• In 1850, it took just one day for the cover shown at the top of this page to reach Guernsey from London, a distance of about 180 miles (290 km); that was probably a normal transit time. One or possibly two more days, depending on sailings from Guernsey to the United Kingdom, were probably required for a reply to be received at a London address.
• In 1940 and throughout the war, it took Red Cross messages an average of four months to reach the Channel Islands from the U.K. and be returned to the original sender. (The example shown above was in transit for a total of more than six months from the time it was sent.)
The Red Cross messages were conveyed to and from the Channel Islands on a convoluted route that involved several segments (shown in the map at the right):
• Messages started their journey from the U.K. to the Channel Islands when they were taken or mailed to a local Red Cross bureau, which forwarded them to British Red Cross headquarters in London.
• Red Cross headquarters in London bundled the messages in groups of 10 and sent them to the General Post Office in London for censoring.
• From London, messages were sent by rail to a Channel port, most likely Weymouth in Dorset, then by sea to Lisbon in neutral Portugal. Alternatively, messages were flown directly from London to Lisbon, where they were met by representatives of British Red Cross and/or the I.C.R.C.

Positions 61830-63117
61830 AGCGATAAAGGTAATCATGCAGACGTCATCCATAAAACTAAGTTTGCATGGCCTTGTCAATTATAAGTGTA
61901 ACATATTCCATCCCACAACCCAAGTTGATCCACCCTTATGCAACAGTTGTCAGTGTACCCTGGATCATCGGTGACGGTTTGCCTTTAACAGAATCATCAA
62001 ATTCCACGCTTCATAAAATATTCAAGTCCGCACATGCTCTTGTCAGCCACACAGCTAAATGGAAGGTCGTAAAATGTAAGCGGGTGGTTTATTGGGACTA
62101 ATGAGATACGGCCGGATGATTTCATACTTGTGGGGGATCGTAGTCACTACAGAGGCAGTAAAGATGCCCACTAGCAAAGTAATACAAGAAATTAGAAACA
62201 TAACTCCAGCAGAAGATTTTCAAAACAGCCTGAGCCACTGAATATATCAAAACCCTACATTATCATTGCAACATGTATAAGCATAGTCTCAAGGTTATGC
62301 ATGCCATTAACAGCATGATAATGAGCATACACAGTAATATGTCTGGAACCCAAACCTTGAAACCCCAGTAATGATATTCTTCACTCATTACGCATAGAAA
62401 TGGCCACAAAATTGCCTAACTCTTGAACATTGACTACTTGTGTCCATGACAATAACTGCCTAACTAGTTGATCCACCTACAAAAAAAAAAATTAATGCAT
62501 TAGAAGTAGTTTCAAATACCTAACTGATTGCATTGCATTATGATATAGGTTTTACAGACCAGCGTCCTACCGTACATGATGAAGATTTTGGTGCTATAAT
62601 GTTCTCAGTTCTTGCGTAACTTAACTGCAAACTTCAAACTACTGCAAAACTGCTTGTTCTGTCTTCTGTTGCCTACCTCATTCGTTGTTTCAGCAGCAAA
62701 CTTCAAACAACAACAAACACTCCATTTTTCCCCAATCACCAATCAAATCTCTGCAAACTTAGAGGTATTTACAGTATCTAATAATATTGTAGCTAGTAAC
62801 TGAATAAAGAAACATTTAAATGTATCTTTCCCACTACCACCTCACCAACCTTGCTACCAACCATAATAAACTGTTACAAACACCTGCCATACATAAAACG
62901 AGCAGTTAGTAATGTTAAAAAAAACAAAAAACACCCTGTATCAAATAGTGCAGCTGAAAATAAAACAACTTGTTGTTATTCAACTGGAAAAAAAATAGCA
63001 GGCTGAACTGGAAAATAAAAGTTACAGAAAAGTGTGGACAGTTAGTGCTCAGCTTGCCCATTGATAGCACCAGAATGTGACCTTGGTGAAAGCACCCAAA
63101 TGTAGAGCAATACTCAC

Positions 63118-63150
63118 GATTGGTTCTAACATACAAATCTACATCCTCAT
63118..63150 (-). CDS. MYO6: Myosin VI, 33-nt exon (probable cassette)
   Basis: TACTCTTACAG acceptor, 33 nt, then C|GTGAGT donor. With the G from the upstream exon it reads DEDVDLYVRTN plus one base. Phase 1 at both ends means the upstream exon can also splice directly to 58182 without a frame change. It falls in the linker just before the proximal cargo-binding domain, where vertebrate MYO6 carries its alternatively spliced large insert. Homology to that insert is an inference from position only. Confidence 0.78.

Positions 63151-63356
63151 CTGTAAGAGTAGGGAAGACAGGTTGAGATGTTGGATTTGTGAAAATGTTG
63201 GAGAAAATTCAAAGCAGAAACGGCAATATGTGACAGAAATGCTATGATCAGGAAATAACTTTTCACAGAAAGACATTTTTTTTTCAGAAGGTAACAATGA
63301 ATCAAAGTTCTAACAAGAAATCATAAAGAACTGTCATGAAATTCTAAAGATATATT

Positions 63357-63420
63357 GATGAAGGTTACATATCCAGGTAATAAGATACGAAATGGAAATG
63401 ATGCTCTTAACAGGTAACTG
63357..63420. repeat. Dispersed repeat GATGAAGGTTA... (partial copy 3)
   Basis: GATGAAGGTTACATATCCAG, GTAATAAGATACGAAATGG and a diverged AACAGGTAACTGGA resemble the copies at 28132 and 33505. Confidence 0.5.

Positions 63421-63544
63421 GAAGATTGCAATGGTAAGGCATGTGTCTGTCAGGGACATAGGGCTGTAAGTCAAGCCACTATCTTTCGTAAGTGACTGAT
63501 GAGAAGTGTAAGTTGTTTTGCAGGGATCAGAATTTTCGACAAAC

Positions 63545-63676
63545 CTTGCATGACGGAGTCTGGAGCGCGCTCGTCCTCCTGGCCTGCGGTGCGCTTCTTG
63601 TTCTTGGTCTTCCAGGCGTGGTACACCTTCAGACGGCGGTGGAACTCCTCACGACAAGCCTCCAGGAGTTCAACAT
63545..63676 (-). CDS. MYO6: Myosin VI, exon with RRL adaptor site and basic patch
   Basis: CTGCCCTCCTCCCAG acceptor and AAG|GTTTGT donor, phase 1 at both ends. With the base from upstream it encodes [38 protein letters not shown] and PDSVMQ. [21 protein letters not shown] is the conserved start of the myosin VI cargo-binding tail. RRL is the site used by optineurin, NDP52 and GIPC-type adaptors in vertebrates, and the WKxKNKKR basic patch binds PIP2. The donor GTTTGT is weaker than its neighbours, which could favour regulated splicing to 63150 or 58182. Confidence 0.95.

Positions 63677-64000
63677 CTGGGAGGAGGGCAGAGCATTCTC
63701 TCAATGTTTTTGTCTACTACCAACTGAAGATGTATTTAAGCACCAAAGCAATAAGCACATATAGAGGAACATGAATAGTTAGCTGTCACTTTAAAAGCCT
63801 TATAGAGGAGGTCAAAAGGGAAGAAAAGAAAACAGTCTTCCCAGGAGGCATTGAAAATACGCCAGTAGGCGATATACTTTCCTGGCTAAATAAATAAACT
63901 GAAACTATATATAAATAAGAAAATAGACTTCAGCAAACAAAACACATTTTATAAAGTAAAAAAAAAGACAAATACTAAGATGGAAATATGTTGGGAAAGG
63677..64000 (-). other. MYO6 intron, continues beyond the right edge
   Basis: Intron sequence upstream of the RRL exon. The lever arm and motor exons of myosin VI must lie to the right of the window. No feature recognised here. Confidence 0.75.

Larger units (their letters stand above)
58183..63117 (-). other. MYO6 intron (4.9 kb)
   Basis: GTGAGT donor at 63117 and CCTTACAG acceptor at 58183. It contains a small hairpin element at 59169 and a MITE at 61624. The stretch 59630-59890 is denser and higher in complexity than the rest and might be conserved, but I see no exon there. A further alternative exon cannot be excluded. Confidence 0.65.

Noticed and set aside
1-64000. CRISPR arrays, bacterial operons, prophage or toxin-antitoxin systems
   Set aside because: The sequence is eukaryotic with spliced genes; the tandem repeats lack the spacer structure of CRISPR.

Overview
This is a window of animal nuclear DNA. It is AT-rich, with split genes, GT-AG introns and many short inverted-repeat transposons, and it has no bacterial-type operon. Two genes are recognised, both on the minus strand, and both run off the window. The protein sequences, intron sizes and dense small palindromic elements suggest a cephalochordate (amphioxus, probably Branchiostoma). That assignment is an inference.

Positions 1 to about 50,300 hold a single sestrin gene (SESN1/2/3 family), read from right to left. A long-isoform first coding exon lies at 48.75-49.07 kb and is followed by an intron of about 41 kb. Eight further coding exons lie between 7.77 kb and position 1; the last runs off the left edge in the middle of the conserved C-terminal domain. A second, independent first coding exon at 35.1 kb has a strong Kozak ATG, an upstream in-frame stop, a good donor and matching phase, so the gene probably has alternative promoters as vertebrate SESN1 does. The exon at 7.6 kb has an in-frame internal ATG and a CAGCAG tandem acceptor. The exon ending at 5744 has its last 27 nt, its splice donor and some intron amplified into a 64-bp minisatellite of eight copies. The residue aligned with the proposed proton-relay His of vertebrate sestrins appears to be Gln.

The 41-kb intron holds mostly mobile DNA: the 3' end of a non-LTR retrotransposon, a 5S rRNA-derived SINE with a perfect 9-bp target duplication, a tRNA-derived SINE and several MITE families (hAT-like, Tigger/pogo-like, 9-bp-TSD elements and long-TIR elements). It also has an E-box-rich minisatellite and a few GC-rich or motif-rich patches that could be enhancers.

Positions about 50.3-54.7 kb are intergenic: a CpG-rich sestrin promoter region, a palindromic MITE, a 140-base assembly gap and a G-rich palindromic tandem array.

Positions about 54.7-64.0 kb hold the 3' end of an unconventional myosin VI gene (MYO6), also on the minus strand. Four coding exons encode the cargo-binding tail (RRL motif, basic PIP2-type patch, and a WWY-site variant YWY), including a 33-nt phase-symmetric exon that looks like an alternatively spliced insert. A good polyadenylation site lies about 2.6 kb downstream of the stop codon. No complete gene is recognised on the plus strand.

• From Lisbon, the messages were sent on to Marseilles either by sea around Gibraltar and through the Mediterranean, or by rail through Spain and Vichy France,2 probably via Madrid, Valencia, and Barcelona.
• From Marseilles, the messages were forwarded to the I.C.R.C. headquarters in Geneva where they were placed in individual envelopes
• From Geneva, the messages were sent either to the German Red Cross in Berlin or to the German Red Cross Directorate in France.
• Strict censorship rules were applied, albeit randomly, before the messages were allowed to be passed into the German Military Post (Feldpost) system and forwarded through France to Paris and on to the Channel Islands, where they were distributed.
Replies to messages or messages originating in the Channel Islands travelled the same route, but in reverse, and were also censored by Germany and England.
You have mail